How to Identify Toxic Friendships And Take Away Their Power

Not all friends are good for your mental health. But you can decide on your boundaries.

How to Identify Toxic Friendships And Take Away Their Power
Photo by Noémi Macavei-Katócz on Unsplash

Not all friends are good for your mental health. But you can decide on your boundaries.

When I moved to a new city, Niyati was my only friend. She helped me set up my place and provided company on evenings I’d otherwise have spent alone. On the surface, everything was great and I had a wonderful friend. But deep down, I felt depleted, as if I had to spend a lot of energy trying to stay happy while spending time with her.

She liked to talk a lot about herself, which was fine. But the moment I started sharing my story, she would cut me off, changing the topic as if my words weren’t important. She made casual remarks about my weight, saying I needed to start working out. I’m not really insecure about my looks, but having that said to me day after day made me second-guess my beliefs about myself and my body.

Was there something wrong with me? Or was my friend to blame?

A friendship is supposed to inspire you and push you to be better. If spending time with your friends leaves you feeling exhausted or suffocated, you might need to take a step back and reconsider if it might be toxic. According to Psychology Today, “The signs, at least initially, can be subtle. But if you’re beginning to feel diminished, depleted, used, criticized and worse when you’re with this person, it’s time to take a new look at the friendship.”

Identifying if Your Friendships are Toxic

Being friends with Niyati took such a toll on my emotional well-being because I ended up feeling inferior and invisible, and started doubting if I was a bad person. According to a post by Psychology Today, a toxic friendship can erode your sense of self and compromise your mental health.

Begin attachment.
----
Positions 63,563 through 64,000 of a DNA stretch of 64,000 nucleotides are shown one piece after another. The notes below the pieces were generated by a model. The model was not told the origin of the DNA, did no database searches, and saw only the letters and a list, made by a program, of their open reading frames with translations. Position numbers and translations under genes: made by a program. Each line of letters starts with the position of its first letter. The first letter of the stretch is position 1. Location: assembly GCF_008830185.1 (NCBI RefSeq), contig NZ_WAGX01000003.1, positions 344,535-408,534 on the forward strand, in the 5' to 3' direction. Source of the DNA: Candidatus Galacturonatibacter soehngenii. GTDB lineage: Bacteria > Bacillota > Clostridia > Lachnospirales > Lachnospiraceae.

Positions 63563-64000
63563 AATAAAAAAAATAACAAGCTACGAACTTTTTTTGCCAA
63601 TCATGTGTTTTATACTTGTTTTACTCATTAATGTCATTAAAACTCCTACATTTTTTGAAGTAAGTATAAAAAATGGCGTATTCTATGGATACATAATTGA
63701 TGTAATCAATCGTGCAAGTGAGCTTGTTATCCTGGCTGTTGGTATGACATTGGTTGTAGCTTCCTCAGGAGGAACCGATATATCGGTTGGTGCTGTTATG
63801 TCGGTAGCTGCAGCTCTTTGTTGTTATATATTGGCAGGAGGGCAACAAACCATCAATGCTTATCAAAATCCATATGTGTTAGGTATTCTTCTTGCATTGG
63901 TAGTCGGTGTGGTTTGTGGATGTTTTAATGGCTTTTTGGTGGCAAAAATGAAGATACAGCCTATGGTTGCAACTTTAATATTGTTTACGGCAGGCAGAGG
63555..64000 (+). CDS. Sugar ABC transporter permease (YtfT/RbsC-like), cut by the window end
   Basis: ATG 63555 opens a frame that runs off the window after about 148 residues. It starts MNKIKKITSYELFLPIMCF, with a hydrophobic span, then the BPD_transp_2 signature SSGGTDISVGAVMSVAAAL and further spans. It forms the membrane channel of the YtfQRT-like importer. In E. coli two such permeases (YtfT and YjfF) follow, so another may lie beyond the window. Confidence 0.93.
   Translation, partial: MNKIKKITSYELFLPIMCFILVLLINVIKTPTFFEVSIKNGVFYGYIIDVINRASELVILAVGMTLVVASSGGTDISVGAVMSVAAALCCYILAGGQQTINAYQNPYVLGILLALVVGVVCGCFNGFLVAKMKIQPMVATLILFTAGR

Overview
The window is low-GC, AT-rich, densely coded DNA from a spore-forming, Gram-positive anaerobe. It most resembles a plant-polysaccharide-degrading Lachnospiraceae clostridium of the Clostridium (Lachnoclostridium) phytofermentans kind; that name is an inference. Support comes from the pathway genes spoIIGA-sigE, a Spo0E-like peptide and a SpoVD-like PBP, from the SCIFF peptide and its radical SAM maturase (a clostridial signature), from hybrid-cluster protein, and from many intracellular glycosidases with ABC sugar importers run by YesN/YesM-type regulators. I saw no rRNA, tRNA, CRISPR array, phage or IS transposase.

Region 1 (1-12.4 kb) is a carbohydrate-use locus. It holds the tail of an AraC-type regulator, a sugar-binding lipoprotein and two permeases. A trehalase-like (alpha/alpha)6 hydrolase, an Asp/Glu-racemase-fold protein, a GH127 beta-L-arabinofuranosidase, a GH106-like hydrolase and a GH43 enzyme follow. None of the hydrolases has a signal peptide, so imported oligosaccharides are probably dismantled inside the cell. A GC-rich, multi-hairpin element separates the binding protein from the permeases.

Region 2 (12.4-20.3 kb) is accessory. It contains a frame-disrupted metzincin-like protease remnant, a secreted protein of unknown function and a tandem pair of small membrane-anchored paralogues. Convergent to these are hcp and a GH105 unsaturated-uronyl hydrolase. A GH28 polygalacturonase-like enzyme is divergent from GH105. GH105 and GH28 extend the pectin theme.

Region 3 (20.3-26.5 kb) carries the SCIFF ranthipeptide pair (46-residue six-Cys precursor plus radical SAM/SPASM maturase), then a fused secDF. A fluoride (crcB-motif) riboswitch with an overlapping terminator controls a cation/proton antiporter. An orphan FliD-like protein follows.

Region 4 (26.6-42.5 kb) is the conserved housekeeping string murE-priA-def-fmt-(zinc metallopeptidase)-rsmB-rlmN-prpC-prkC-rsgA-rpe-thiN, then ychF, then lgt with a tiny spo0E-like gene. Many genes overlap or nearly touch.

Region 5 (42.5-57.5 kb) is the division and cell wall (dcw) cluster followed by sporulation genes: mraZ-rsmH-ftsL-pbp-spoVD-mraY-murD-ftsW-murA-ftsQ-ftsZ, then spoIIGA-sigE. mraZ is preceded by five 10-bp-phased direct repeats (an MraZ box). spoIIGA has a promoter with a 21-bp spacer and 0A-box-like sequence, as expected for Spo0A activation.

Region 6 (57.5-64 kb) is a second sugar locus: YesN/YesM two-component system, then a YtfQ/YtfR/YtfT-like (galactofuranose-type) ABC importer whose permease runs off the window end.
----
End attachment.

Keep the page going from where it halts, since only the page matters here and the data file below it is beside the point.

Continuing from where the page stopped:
So, how do you go about identifying if your friendships are toxic? Clinical psychologist, Susan Heitler, PhD and author Ann Smith lay out some signs that show whether your friendships are toxic:

  1. They make you feel bad for who you are. Toxic friends label your traits as your “flaws” and convince you into thinking there’s something wrong with you. Like Niyati made me think I wasn’t thin enough by constantly urging that I needed to wear looser clothes to hide my protruding belly.
  2. There’s an imbalance in caregiving. The friendship is always about them and what they want and rarely focussed on your needs. I found myself taking care of Niyati way too often, and when I was the one in need, she never came to my aid.
  3. They cannot be trusted with your secrets. A small slip-up here and there can be forgiven, but if your friends consistently disappoint you by blurting out your secrets in front of others, you might need to reconsider your feelings for them. I was so shocked when I found Niyati had shared all the details about my fears with other people. When I confronted her about this, she laughed it off as if it was no big deal.
  4. They bring out the worst in you. They influence you in negative ways and tell you it’s alright to continue nurturing your “bad” habits. Spending time with Niyati made my self-confidence and self-esteem take a hit.
  5. You feel drained after every interaction. Instead of feeling bolstered by your connection, you start feeling weakened. Things might get so bad; your body starts showing symptoms of stress too: anxiety, headaches, stomach upset, etc. I had to struggle hard to not let Niyati’s barbs affect me, but on more nights than I can count, I ended up crying myself to sleep.

How to Not Let a Toxic Friendship Affect You

If you realise you’re in a toxic friendship, there are two main options available. You can try talking to your friends first and make them see how it’s affecting you and damaging your relationship. If they’re willing to listen and try to understand, there’s a chance you can salvage the friendship.

The other choice is harder and a lot more unpleasant: ending the friendship.

1. Offer a second chance

Communication always helps. Use “I” statements and other productive communication methods to start a dialogue. Be open about how their behaviour makes you feel and consider setting boundaries for future interactions.

However, if they’re not willing to make an effort, you can’t force them to change. There might be temporary relief when they try, but the moment they start returning to their patterns of toxic behaviour, you’ll need to be careful about not letting yourself get hurt.

2. Draw better boundaries